Cybercrooks have brewed a strain of ransomware that uses elliptic curve cryptography for file encryption, and Tor for communication.
The malware, dubbed OphionLocker, is spreading using a malicious advertising (malvertising) campaign featuring the RIG exploit kit.
The ransomware encrypts files of particular types on infected systems before using Tor2web URL as a conduit for instructions on how to send the payment and obtain the decryptor tool. The extortionists are asking for a payoff of 1 BTC ($352 at current rates of exchange).
F-Secure reports that if the infection happens on a virtual environment NO ransom payment is requested for a "decryptor tool", which (perhaps unsurprisingly) doesn't work. Virtual environments are commonly used by anti-malware researchers.
The tactic of treating them differently appeared geared towards making analysis that bit more difficult, something ultimately aimed at prolonging the longevity of the scam.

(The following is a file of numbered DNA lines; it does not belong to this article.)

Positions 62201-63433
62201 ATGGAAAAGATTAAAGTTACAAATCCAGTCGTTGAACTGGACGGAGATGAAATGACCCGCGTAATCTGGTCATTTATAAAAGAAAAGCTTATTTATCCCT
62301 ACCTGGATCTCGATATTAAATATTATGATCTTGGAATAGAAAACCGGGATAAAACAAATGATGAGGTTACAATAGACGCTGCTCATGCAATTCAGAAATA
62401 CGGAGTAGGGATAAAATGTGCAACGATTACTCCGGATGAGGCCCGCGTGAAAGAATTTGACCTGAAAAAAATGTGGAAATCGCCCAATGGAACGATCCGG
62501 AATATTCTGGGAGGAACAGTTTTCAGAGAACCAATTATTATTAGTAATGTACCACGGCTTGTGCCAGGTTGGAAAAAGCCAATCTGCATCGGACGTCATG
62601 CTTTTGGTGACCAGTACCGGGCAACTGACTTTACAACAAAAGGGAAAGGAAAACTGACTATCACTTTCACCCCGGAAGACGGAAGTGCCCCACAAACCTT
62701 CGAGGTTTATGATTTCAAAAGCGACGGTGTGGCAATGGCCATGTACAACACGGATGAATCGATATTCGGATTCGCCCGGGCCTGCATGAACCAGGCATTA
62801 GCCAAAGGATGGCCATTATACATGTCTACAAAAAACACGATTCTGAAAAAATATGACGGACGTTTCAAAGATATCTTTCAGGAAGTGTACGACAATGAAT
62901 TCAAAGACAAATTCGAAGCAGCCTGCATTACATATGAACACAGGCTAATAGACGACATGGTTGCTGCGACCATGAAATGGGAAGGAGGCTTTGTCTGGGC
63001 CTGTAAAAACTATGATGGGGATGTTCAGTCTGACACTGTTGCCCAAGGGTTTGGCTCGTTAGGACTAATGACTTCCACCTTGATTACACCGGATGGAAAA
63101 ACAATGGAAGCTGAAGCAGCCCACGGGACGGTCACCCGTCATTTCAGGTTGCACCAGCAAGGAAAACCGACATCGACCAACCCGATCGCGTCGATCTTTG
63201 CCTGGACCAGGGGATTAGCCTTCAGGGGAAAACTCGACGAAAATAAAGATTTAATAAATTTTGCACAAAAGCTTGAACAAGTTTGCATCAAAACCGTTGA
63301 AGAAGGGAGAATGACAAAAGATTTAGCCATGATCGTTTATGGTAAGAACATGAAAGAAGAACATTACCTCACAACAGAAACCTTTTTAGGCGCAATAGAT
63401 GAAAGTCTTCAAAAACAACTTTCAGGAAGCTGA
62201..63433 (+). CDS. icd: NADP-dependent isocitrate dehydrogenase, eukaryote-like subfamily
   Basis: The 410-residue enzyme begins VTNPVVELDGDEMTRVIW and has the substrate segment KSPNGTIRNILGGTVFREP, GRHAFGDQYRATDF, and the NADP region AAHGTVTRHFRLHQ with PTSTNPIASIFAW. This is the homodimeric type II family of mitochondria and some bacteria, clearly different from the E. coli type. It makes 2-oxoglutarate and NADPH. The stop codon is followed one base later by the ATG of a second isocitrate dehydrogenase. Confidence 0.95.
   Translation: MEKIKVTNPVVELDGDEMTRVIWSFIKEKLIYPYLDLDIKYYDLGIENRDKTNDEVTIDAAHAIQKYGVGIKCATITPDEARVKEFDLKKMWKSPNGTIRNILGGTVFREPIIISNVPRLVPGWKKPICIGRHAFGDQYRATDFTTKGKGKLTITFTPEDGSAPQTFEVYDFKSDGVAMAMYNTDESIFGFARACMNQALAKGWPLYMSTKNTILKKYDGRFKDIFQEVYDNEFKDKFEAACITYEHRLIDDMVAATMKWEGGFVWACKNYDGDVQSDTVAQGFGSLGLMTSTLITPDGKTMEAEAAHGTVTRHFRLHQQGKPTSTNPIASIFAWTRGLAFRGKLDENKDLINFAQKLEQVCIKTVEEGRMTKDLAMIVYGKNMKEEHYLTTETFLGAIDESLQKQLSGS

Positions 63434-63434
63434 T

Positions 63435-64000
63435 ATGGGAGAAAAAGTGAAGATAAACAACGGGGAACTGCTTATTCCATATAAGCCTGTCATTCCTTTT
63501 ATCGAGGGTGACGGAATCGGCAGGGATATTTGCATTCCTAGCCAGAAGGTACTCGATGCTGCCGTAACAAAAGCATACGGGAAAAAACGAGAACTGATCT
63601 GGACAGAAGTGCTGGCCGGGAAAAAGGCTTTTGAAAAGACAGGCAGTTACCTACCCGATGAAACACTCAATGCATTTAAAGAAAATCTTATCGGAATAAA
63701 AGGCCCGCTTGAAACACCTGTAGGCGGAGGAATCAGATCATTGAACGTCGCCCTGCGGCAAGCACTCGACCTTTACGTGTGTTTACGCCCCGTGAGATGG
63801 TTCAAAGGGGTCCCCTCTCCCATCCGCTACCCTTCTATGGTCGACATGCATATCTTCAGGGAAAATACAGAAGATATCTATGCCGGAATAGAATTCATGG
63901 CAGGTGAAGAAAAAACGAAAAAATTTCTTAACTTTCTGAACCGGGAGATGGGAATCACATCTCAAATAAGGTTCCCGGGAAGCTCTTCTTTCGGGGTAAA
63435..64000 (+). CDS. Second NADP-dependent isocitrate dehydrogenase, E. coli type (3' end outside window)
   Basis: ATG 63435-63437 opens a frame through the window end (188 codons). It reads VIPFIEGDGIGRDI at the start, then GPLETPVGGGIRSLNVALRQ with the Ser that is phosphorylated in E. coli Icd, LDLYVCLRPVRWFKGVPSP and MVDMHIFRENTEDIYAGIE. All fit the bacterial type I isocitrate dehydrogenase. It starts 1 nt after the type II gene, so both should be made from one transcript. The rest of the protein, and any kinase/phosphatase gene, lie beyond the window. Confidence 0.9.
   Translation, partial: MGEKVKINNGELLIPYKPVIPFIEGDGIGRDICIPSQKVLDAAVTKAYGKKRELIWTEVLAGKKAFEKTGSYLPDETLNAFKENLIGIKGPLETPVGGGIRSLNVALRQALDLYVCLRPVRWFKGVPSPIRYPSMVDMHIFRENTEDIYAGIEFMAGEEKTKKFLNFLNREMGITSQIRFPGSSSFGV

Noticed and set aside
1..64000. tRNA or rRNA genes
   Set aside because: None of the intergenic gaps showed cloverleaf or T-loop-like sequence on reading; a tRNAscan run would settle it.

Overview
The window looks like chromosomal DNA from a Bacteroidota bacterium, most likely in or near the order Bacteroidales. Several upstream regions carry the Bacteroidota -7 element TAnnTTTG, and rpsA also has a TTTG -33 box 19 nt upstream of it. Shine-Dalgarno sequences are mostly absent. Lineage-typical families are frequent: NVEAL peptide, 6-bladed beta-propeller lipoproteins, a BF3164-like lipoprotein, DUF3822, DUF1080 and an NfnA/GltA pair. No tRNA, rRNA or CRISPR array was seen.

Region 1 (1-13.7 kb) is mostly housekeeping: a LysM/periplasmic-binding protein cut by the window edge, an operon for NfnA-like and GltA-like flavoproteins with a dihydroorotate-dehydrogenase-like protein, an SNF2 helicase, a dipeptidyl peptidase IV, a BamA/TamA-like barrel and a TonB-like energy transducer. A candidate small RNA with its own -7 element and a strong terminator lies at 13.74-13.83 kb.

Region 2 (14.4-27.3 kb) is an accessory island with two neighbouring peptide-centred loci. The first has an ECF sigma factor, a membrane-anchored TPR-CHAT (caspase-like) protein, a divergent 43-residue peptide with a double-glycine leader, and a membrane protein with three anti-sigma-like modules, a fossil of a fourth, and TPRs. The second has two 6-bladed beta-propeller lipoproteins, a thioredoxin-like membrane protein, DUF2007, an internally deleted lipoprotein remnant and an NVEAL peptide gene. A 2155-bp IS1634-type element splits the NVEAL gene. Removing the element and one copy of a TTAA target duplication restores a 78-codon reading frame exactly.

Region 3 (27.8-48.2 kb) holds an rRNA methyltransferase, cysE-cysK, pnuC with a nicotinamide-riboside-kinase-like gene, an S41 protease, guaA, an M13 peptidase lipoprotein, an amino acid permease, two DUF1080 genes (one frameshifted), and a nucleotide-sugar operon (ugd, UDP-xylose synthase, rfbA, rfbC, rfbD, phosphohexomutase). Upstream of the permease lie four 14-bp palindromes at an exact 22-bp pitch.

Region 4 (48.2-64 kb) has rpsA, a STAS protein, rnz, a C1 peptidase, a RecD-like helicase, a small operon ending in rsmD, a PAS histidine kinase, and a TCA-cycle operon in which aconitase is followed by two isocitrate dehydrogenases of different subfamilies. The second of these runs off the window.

Despite the high profile CryptoLocker takedown, ransomware scams remain an all-too-real threat. Crooks are developing more sophisticated encryption schemes to support their fraud. The use of Tor and elliptic curve cryptography places OphionLocker in the top tier of such scams, but is not unprecedented.
A previous strain of ransomware, CTB-Locker, pioneered the use of elliptic curve cryptography for file encryption and Tor for communication with a command and control server.
OphionLocker was first spotted by Trojan7Malware. ®
Elliptic curve cryptography (ECC) is a form of encryption based on solving the discrete logarithm of a random elliptic curve element. This, like the more familiar idea of factoring the product of two very large prime numbers, offer a one-way function to underpin the security of public-key cryptography systems.
ECC offers equivalent levels of security with lower key sizes, a particular advantage on systems with limited computing power, such as smartphones.